"We think our proposal is fair," Sheldon said of Rockingham, though he did not get into details. "It still leaves Rockingham Park with one of the lowest returns to horsemen on simulcasting revenue in the country."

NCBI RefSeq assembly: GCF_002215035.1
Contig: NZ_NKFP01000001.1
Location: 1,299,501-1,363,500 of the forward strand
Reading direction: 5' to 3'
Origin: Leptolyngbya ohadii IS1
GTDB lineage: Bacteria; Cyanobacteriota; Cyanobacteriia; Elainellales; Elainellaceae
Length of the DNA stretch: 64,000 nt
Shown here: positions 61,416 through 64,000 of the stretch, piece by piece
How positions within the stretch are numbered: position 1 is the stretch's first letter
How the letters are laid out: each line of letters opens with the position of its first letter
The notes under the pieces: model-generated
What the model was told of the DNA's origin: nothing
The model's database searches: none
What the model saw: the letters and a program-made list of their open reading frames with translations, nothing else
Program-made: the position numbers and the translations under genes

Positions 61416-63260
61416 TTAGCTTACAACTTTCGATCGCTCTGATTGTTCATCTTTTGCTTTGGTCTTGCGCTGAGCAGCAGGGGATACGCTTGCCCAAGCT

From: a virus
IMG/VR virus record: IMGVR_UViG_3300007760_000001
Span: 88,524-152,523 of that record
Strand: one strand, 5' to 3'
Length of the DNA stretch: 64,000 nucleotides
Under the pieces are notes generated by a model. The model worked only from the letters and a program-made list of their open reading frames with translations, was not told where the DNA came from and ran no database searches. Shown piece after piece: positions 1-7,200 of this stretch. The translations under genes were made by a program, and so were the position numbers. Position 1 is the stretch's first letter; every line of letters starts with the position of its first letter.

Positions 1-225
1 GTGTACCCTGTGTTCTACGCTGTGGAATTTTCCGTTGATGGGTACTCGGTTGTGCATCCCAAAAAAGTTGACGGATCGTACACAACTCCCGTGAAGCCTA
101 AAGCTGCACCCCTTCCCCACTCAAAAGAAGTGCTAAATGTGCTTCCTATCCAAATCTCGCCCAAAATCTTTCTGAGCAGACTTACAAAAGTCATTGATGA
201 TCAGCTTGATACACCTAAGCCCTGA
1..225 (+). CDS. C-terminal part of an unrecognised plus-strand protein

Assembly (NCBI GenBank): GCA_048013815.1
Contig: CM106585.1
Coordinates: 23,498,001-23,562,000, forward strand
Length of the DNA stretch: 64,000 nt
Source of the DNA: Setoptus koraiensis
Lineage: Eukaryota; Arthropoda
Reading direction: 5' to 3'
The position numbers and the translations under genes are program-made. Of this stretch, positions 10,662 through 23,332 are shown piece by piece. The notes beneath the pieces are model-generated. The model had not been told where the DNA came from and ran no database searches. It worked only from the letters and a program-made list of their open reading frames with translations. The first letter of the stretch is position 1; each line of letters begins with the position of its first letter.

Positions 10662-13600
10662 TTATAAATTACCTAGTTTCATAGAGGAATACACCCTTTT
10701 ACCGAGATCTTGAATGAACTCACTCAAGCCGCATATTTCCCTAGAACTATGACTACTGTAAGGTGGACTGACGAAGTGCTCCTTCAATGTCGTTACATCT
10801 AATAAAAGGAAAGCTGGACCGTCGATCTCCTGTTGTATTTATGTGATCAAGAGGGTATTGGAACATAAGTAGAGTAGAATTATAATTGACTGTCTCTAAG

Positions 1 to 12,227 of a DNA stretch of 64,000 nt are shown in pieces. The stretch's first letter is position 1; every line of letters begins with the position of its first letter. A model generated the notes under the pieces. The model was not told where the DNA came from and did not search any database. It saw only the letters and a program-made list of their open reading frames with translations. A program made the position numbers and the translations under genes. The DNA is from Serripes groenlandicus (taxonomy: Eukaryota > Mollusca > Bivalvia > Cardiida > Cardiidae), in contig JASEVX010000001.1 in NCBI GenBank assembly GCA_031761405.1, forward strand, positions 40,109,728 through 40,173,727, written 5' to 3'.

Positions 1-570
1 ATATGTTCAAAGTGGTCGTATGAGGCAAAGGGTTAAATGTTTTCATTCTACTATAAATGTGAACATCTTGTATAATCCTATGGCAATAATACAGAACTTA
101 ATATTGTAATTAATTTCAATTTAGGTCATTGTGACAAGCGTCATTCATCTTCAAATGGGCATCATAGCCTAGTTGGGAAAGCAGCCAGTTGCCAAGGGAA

The New England Horsemen's Benevolent and Protective Association was expected to withhold permission for Rockingham Park to send its live signal to other wagering facilities effective Wednesday. The move comes in response to an impasse in the group's negotiations with track management over simulcasting revenue splits.Live racing would continue at the New Hampshire facility. Donald Sheldon, negotiator for the HBPA, said horsemen have no control over incoming simulcasting signals. Rockingham opened in early June."We are not even speaking with other jurisdictions," Sheldon said. "If a horseman's group from another jurisdiction should choose to do something (withhold signal) on their own, so be it."Rockingham Park general manager Ed Callahan, when asked about the situation, said: "Negotiations are continuing. We're hoping for an agreement so that we all can go on and present the sport to the public."The dispute centers on the percentage of simulcasting money that goes to horsemen for purses. Horsemen said they currently receive 4% from simulcasting at Rockingham. At the recently concluded Suffolk Downs meet, horsemen got 5.25%, they said.With the push on for new legislation in Massachusetts before the current extension of an old law expires at the end of June, horsemen have been lobbying for 7.5% of the simulcasting pie. Sheldon said that figure is in line with other jurisdictions.